Climate Regulatory Risk and Corporate Bonds
Investor concerns about climate and other environmental regulatory risks suggest that these risks should affect corporate bond risk assessment and pricing. We test this hypothesis and find that firms with poor environmental profiles or high carbon footprints tend to have lower credit ratings and higher yield spreads, particularly when their facilities are located in states with stricter regulatory enforcement. Using the Paris Agreement as a shock to expected climate risk regulations, we provide evidence that climate regulatory risks causally affect bond credit ratings and yield spreads. Accordingly, the composition of institutional ownership also changes after the Agreement.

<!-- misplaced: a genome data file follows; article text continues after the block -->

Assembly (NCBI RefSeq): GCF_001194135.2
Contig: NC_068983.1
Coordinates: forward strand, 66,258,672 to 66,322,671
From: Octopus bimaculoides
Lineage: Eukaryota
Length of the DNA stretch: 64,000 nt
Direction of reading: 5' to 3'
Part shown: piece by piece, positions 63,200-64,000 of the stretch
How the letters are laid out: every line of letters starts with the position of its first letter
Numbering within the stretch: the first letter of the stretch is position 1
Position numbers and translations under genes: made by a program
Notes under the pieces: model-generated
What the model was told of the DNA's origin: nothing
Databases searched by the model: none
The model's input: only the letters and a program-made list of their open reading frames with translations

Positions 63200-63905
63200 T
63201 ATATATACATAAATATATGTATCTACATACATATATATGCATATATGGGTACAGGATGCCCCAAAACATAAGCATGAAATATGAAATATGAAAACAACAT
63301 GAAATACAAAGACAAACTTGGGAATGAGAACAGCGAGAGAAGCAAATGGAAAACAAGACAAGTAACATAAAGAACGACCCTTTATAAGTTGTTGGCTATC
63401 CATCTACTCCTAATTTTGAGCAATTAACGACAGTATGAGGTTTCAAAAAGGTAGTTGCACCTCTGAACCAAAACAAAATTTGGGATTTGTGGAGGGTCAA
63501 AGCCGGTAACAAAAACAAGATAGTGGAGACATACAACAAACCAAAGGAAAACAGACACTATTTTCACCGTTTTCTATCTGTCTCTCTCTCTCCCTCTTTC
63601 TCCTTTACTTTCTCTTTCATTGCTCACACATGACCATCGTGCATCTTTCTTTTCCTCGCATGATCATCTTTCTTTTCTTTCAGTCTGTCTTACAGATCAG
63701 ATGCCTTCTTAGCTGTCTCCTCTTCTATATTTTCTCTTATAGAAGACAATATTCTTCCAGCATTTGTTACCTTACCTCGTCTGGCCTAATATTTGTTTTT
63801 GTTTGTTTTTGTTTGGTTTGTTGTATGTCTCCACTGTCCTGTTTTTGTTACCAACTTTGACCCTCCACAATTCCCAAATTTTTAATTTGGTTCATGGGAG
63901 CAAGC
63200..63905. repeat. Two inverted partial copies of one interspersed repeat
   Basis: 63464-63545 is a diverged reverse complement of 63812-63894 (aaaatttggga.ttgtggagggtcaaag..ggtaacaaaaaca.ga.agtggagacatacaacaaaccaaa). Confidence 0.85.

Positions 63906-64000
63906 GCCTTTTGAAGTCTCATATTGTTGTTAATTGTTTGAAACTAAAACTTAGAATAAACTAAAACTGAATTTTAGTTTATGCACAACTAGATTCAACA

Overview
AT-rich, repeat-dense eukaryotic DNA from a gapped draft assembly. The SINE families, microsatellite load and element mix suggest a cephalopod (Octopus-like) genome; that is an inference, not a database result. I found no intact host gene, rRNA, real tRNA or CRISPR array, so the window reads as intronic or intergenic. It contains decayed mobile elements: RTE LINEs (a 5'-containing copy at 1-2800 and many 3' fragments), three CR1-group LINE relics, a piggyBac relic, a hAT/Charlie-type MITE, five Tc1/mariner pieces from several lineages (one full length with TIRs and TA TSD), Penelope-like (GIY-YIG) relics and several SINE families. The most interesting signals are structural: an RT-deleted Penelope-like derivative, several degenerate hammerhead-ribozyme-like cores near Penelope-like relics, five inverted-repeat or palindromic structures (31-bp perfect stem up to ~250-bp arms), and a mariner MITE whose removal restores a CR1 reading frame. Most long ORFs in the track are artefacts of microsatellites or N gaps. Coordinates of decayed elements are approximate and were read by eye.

The authors appreciate the comments of Sudheer Chava, Pierre Chollet, John Griffin, Matthew Gustafson, Emir Ilhan, Pedro Matos, Quentin Moreau, Greg Niehaus, Zacharias Sautner, Greg Weitzner, and seminar participants at the Georgia Tech Institute of Technology, AFA meetings, the CFMR Conference, the ESSEC-Amundi Chair Webinar, the PRI conference, the London Business School, the University of Alabama, the University of Bristol, the University of Minnesota, the University of Ottawa, the University of South Carolina, the University of St. Gallen, the University of Technology Sydney, the University of Texas at Austin and the University of Washington. Laura Starks has served on the boards of directors for mutual funds and retirement annuities and has occasionally consulted for financial institutions. The views expressed in this paper are those of the authors and do not necessarily reflect the position of the Federal Reserve Bank of New York or the Federal Reserve System. The views expressed herein are those of the authors and do not necessarily reflect the views of the National Bureau of Economic Research.